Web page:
A Lab Week Perspective: The Achievements of Our Great Labs

Lab Week is a great time to reflect on the accomplishments of our Laboratories. This year it seems our focus is more about what is left to do. So let’s take a minute to applaud ourselves for some pretty impressive achievements. CAP accreditation is number one. Every Lab participated in a very focused CAP survey administered by an experienced Mayo Clinic accreditation team. This was no simple feat. Everyone put hours of preparation to ensure that we achieved accreditation. (Way to go, Team Hopkins!)

Our test menu continues to grow. We have added 11 new assays across Microbiology, the Molecular Laboratory, Cytogenetics, and the Core Laboratories. Nine stains have also been added to Immunopathology. While our test menu has increased, so has our Outreach program which has now expanded in to the D.C. market and grown by 4%. (Expansion is always good.)

Transfusion Medicine has been busy, as well. Through close utilization monitoring they have reduced the use of blood products by at least $500,000. They just completed an exciting project that interfaces their current Blood Bank system with an automated refrigerator to dispense products to the ORs. This will save tremendous time for staff who will no longer pack OR coolers. Only products that are going to be transfused will be removed from the HemoSafe. This should improve wastage as well. (Less coolers are always better.)

CareFusion was implemented in Phlebotomy and across the Hospital. This barcode identification and tracking system has reduced misdrawn samples especially by non-phlebotomists. There are some early indications that it might have had an impact on duplicate tests and duplicate phlebotomies. The Phlebotomy team also picked up blood cultures across the Hospital and decreased the contamination rate. (By the way, please compliment anyone who is wearing a purple uniform.)

A tremendous effort has gone into the renovations in Weinberg to support the OR moves to the new building and preparations in the Core Laboratories for their move and automation implementation. Weinberg Surgical Pathology staff have weathered dust, noise, and disruption to emerge with a more spacious and better designed workflow to support specimen receipt, accessioning, and grossing. The Core Laboratory has worked to validate all 10 instruments on the new automated line and test the interface between the line and PDS. Over 50 employees have been trained. The line has the potential to do over 100 different assays. (More space feels so good.)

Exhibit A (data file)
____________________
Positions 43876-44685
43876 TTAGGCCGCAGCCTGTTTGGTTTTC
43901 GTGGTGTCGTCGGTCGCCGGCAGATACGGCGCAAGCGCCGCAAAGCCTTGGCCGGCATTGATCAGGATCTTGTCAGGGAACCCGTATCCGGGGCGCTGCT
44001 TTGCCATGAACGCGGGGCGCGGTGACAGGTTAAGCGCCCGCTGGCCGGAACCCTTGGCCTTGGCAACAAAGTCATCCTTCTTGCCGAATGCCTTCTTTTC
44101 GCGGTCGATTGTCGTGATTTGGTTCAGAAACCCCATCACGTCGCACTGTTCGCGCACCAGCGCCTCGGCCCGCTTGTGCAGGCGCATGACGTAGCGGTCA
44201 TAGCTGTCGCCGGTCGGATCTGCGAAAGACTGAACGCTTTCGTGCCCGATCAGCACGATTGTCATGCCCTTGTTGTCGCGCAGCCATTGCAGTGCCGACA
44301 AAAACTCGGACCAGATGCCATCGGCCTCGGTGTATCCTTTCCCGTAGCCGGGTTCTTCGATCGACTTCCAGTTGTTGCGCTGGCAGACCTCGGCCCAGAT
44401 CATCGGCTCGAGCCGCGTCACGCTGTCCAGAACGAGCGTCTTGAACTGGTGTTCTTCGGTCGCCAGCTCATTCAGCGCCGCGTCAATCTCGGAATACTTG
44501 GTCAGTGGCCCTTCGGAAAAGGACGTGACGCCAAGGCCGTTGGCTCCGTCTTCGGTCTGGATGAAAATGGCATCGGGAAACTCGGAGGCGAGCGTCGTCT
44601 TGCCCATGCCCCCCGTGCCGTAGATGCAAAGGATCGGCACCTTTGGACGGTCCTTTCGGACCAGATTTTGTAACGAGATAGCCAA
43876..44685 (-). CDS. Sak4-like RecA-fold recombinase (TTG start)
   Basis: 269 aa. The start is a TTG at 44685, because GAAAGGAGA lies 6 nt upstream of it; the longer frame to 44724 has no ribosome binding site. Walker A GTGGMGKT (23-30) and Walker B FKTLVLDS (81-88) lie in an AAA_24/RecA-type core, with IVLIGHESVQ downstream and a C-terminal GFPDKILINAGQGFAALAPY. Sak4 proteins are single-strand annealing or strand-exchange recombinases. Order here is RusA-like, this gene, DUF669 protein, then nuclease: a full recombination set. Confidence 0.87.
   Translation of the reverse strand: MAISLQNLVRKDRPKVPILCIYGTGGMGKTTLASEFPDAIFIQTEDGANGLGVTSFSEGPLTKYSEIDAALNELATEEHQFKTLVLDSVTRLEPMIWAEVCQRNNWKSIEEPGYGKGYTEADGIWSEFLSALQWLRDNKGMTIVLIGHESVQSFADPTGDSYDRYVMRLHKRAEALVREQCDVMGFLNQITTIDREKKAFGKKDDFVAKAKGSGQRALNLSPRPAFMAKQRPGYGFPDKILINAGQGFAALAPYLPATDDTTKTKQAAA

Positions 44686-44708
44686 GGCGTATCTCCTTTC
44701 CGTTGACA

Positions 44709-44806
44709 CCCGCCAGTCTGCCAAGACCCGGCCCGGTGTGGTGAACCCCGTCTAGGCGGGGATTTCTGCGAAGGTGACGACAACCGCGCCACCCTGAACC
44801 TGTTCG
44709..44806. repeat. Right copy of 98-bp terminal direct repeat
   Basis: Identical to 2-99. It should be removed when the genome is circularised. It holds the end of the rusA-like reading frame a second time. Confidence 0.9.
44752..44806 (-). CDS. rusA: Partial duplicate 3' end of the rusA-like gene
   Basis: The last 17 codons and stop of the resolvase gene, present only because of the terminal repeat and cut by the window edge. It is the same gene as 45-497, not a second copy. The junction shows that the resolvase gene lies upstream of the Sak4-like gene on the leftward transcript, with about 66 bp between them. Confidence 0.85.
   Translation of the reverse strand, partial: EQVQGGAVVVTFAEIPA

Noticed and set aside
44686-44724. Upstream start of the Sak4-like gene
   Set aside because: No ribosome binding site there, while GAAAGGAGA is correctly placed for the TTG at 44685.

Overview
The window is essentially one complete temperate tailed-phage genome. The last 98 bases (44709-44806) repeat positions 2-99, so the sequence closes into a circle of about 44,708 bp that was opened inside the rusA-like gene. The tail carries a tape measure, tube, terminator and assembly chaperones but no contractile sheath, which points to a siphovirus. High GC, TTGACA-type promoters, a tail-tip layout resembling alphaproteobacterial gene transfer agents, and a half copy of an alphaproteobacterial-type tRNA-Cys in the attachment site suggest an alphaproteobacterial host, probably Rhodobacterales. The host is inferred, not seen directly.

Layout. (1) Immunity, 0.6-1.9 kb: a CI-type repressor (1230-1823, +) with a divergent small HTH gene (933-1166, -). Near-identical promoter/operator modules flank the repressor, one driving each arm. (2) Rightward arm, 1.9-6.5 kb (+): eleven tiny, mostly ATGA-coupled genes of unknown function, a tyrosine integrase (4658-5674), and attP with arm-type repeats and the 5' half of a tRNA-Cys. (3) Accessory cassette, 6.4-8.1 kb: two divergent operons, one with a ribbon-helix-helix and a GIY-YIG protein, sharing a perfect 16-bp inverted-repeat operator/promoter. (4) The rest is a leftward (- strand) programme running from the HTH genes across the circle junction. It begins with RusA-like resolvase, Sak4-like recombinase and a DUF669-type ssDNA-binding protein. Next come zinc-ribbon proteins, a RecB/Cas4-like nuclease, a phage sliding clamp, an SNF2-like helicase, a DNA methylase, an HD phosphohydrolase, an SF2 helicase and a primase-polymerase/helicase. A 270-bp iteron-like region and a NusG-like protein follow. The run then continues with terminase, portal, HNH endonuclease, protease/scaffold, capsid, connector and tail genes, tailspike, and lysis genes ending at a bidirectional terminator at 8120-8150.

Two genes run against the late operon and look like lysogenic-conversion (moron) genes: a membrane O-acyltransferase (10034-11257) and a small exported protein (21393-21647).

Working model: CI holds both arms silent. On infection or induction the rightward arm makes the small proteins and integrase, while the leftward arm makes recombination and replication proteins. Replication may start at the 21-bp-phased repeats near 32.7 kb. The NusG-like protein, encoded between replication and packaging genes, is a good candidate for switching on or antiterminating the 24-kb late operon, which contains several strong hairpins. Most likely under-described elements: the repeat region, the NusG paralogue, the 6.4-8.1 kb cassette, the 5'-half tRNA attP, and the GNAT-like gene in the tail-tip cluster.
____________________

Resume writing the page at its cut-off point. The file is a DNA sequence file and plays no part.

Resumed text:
What is even more impressive is that we have achieved all of this and will likely meet our Hospital budget and slightly fall short of our University budget. Both our Pro Fee billing group and our independent Lab billing group are exceeding their goals. (Thanks for helping us hit our targets.)

Now what lies ahead? This weekend begins the 10-day move into the new building. Staff have committed to extra hours. The pneumatic tube expands from 150 stations to 175 stations. Folks outside of the moving Labs have volunteered to assist in moving specimens during the transition period. Others will man a command center to assist with patient or operational issues if they arise. (The move requires an army.)